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Should Husband Assign Music Royalties to Wife?

Husband is higher rate taxpayer. Wife not a taxpayer. What are tax, legal and inheritance aspects?

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Must admit to being quite ignorant in this area for both the tax and legal aspects.

Retired musician husband receives over £4,000 a year from music royalties and is a higher rate taxpayer on his pension income.

Wife only has small state pension and so has around spare £7,000 personal tax allowance going forward.

Would it be standard advice for husband to assign the royalties rights to the wife. Is this run of the mill work for a solicitor or does it require specialist legal advice.

Are there any tax points created at the point of gifting the rights to the wife. Apart from the different income tax rates, what are the differences in the income tax treatment of the husband retaining the royalties as original owner versus the royalties being paid to the wife (the assignee).

And how long do these music royalties last. When do they expire. Can they be inherited by will. Can the assignee (the wife) will them to her adult children on her death.

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By cathygrimmer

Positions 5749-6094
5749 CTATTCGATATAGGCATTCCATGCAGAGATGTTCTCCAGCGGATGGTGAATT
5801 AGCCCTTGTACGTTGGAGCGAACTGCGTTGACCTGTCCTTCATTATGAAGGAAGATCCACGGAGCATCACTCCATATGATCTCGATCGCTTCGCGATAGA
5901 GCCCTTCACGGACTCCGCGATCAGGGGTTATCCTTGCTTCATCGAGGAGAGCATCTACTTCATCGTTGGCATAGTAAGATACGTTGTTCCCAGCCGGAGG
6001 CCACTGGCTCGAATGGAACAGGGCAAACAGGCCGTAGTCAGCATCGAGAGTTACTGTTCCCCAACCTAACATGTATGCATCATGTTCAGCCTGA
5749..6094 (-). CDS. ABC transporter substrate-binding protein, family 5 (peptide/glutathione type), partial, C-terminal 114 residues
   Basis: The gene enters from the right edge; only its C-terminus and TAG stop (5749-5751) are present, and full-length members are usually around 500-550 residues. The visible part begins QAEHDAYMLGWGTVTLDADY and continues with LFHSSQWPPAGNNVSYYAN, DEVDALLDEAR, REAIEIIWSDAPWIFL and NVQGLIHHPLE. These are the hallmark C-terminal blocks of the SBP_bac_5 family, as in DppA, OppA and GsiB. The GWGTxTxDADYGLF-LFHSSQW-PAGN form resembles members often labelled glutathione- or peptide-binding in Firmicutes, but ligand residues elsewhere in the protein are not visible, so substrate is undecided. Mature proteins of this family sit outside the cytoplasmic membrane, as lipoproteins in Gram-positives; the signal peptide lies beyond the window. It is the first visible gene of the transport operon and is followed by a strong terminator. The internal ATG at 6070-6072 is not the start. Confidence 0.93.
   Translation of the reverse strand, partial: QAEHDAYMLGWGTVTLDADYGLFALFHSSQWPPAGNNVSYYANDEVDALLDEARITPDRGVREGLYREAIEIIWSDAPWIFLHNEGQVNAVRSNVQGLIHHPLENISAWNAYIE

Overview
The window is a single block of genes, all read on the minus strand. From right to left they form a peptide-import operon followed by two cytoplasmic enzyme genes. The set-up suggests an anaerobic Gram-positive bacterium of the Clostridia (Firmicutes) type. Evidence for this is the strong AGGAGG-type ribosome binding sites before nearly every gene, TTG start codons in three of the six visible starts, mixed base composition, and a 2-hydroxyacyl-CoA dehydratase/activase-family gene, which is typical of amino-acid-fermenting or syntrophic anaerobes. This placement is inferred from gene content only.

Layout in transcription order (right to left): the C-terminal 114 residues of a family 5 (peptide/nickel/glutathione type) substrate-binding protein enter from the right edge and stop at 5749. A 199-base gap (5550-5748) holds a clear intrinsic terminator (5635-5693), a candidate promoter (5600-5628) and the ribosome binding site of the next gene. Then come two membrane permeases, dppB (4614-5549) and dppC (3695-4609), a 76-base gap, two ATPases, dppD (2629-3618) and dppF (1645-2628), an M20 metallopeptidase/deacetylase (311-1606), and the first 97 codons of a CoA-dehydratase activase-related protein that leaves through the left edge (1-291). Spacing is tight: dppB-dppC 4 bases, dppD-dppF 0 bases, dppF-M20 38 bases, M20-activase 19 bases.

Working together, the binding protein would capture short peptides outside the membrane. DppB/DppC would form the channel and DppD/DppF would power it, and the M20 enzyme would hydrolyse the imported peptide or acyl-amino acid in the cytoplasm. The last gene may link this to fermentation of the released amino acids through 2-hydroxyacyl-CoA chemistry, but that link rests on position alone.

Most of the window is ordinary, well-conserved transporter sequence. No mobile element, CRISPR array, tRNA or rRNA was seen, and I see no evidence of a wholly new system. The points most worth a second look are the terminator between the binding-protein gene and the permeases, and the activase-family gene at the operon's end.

13th Sep 2019 11:18

An assignment of royalties can create a market value amount charged to income tax not CGT so you need to get proper advice before recommending this course of action. I imagine the final questions can probably be answered by searching the Internet or, if your client is happy to pay, by consulting a lawyer who deals with that area.

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By The Dullard
13th Sep 2019 11:40

I agree with Cathy. Take paid for advice before rocking this particular boat. Without a gift to a company, and subject to the application of anti-avoidance provisions, I think that the Hammond Innes case established that market value would not apply. There is anti-avoidance legislation that could catch it though, which would have this effect (notably the sales of occupation income and transfers of income streams provisions).

Even if you made a transfer that didn't create a tax charge, a royalty stream is, arguably, a right wholly to income, such that the settlements legislation would apply, without operation of the spousal exemption, to continue to tax the income on the husband.

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